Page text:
Spring “Born Again” is probably one of the more interesting Double Take titles. I have a feeling that people are either going to love it or hate it. I’m the former of the two, but I can acknowledge its faults and still really enjoy it. Spring is a weird comic book. There’s no narrative per se, but rather two people telling a story while the radio plays. On the radio is a bit of news tying in the book to the rest of the line and of course some music. There’s not much going on in the comic itself, but it held my interest. Not because I wanted to see where these two stories being told to us ended, but because of what’s happening in the background… people are disappearing under the water.
The art is both great and average at times. There are more than a couple of panels that are much bigger than they need to be and sometimes the clothing and style seemed more modern than it did era appropriate. That and everyone in the comic is petit, skinny and good looking. The good far outweighs the bad. The entire opening is from the POV of a woman driving. She’s one of the people telling a story and when you just see her POV and hear her tale… you kind of wonder if she’s okay. She comes off creepy. It didn’t go in the direction I thought it would from there, but it was still a very different opening that caught my attention with the art and not the actual story.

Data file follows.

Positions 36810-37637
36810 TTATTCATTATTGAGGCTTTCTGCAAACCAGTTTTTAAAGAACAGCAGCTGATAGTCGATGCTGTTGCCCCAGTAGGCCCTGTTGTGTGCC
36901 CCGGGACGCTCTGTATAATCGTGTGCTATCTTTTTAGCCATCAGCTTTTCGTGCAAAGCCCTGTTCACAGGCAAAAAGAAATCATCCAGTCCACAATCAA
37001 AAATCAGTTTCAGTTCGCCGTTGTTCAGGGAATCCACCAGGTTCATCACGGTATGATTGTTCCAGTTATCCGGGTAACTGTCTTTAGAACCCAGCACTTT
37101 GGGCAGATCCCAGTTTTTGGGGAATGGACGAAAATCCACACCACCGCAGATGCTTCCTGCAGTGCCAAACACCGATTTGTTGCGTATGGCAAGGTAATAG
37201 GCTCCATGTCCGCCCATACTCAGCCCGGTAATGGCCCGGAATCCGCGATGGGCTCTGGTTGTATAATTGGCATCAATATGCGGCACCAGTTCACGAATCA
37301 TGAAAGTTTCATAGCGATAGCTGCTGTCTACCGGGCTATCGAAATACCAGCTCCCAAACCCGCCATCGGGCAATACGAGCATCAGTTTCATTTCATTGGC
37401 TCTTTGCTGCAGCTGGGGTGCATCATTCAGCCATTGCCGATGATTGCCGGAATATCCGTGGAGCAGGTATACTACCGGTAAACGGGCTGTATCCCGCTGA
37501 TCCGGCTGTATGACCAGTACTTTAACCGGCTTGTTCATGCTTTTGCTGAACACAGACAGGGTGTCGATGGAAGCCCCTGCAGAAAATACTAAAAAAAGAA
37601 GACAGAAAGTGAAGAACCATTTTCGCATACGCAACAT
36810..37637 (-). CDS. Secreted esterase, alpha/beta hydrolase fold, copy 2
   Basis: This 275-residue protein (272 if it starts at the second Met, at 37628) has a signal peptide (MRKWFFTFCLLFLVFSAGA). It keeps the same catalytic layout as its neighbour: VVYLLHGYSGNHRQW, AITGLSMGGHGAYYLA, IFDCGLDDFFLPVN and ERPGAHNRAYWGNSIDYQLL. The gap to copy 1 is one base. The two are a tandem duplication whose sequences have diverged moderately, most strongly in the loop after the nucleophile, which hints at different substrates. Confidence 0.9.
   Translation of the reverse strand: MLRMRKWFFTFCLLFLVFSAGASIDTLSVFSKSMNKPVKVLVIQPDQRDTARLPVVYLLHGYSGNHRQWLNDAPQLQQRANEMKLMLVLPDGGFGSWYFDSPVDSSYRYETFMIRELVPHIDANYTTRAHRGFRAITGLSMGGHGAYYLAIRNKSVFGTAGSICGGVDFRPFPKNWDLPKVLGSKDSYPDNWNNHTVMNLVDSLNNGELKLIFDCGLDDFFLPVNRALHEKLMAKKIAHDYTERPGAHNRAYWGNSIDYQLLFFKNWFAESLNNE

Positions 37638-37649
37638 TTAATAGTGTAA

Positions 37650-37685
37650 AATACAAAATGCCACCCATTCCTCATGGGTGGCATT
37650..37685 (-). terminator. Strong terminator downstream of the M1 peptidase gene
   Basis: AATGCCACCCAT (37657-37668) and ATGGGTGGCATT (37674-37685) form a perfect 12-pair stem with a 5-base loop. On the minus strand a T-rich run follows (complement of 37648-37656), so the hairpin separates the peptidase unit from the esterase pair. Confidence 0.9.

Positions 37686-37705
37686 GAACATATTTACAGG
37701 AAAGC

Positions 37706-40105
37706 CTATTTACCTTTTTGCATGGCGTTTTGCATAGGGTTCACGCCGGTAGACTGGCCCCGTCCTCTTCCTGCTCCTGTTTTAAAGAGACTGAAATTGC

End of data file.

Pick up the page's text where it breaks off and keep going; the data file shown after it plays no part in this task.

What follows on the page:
The style of the art is good. In fact, it’s probably some of my favorite I’ve seen from the line’s launch. It’s clean and has a great look. The coloring helps with this a lot. The coloring is softer, but fits the pencils. With the title being Spring and the setting being a spring day at the beach, you’d expect the book to look like that. We all know what a beautiful spring day looks like and that is captured with the coloring perfectly. I would say that it feels summerier at times than spring, but either way it fits.
Here’s the thing about Spring. I like it. I liked that the narrative has basically nothing to do with the actual story going on, but I also like that it didn’t use narrative captions to tell the story. Actually, in thinking about it, none of the Double Take books rely on cheap narration. Does it always work? No, but at least the effort is there. The execution can always be worked on. I know this issue isn’t perfect, but I liked it. Maybe more than I should, but I did. I am very curious as to what the narrative will be for the next issue though, but hey… that’s why we keep reading comics.
I’ll spare you my long rant and just say that I love the print quality for Spring and the rest of the Double Take line up. I like when a publisher just offers a consistent product rather than some being given better paper quality and others not. It sucks when the book you like has low paper quality and the book you’re “meh” on has great stock. With Double Take, they all of the same feel. Lightweight, but durable.
Spring is probably not for everyone. Again, I can see a lot of people disliking it or not getting it, but I got it. I got that you just needed to hear a human element to relate to while we waited for the shit to hit the fan. I can’t wait to see what the mystery is for the next issue and while I’m scoring this one lower than my previous reviews for Double Take it’s because I understand the issues with it, but can also see it’s potential.
Spring #1 – “Born Again” Story: Bill Jemas Script: Jenn Sodini, John Flynn, Bill Jemas Layouts: Young Heller, Kurt Tiede PencilsDerlis Santacruz Publisher: Double Take Comics Price: $2.50 Format: Ongoing; Print/Digital